My friend Dan Durda is many things: an astronomer, a planetary scientist, an artist, a pilot.
He’s also an astronaut. Or he will be, very soon.
He works at Southwest Research Institute here in Boulder, Colorado, which is a company that does a lot of work in space; the New Horizons Pluto probe instruments were developed there, for example, and the principal investigator, Alan Stern, is there. Dan’s very interested in the behavior and structure of asteroids, which is difficult to
Jodi Rudoren in The New Yor Times: DEIR AL-BALAH, Gaza Strip NIDAA BADWAN’S room is less than 100 square feet, lit by a single window and a bare bulb. She has slathered one wall with aquamarine paint and covered another...
lemoro:Im trying to learn my anatomy and drawing what Im studying tends to help me remember things better, so I made this! I made this for personal reference but figured it might be helpful to some of you trying to learn hands too? It helped me a lot so I just figured, eh. I tried to keep it short and simple without going into too much detail, so pardon if there’s some stuff I omitted. Feel free to use it if you like! Im planning on making a Part 2 soon, which will have the hand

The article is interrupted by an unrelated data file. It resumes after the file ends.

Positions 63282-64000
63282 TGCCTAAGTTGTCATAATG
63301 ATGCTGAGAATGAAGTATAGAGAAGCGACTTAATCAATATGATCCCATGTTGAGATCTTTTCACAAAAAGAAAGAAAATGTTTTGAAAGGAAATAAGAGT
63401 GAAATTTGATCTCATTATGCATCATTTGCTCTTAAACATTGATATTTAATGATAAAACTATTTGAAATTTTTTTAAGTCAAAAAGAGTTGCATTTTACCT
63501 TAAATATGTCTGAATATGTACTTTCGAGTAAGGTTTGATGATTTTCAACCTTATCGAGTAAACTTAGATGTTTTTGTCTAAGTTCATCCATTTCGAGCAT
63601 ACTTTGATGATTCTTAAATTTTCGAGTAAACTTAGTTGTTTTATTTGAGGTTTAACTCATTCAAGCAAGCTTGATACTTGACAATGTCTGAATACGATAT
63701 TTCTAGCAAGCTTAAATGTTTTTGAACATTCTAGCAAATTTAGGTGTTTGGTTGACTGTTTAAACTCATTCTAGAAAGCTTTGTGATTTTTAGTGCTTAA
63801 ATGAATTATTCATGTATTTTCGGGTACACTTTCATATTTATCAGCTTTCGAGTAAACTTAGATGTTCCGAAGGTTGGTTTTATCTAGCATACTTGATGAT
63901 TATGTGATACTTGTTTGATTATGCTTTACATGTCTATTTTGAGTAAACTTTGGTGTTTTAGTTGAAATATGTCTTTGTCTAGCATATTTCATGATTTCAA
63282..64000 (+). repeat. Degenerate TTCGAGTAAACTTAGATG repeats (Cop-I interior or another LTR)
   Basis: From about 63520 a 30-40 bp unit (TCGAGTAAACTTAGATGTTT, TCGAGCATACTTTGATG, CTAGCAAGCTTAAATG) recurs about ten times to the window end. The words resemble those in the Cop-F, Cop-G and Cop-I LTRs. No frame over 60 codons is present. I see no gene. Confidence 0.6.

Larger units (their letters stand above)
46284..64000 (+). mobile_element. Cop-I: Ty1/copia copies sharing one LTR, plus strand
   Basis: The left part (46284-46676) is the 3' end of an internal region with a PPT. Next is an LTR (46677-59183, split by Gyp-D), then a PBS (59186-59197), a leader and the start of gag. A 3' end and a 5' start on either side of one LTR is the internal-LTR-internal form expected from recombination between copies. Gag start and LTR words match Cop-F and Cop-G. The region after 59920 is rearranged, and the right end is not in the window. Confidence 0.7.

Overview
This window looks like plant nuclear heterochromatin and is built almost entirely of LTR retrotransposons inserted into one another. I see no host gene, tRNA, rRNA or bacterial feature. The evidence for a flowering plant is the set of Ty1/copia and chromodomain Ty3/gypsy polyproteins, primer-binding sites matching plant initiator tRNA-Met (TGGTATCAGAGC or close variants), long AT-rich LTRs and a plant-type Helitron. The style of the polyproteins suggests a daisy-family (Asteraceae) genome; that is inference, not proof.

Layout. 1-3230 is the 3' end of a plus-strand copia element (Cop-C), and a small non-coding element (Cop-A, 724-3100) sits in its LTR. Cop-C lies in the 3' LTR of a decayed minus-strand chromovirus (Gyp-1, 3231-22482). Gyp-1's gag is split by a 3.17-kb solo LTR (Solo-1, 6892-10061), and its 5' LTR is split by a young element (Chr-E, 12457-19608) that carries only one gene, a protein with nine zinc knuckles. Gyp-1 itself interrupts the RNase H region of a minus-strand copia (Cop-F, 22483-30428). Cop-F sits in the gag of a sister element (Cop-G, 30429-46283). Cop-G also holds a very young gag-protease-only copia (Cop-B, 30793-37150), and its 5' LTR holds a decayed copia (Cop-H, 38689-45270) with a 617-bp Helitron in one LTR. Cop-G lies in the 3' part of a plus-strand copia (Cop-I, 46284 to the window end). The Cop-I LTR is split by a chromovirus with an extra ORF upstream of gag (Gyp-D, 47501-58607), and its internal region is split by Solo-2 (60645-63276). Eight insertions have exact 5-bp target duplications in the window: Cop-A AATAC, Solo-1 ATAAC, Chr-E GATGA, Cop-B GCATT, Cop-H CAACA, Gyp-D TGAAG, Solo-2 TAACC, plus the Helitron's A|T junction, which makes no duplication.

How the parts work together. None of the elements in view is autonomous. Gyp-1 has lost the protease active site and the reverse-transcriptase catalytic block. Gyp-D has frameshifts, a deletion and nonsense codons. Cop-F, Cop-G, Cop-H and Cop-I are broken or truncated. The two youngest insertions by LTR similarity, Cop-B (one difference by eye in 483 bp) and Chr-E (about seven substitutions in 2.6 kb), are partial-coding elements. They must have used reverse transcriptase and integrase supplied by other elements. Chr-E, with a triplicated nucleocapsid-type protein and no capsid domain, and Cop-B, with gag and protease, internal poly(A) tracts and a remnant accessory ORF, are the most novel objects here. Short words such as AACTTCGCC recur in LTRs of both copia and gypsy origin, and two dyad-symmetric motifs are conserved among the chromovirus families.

In an interesting short paper just published in Trends in Cognitive Science, Caltech neuroscientist Ralph Adolphs offers his thoughts on The Unsolved Problems of Neuroscience.
Here's Adolphs' list of the top 23 questions (including 3 "meta" issues), which, he says, was inspired by Hilbert's famous set of 23 mathematical problems:
Problems that are solved, or soon will be:
I. How do single neurons compute?
II. What is the connectome of a small nervous system, like that of Caenorhabi
Card game fans might be familiar with the game of Dobble, in which a set of cards featuring symbols is laid out on the table, and family members tear each other’s hands off/eyes out in order to find the one symbol a given pair of cards has in common. Well, it’s now also available virtually! As discussed at the... Read more »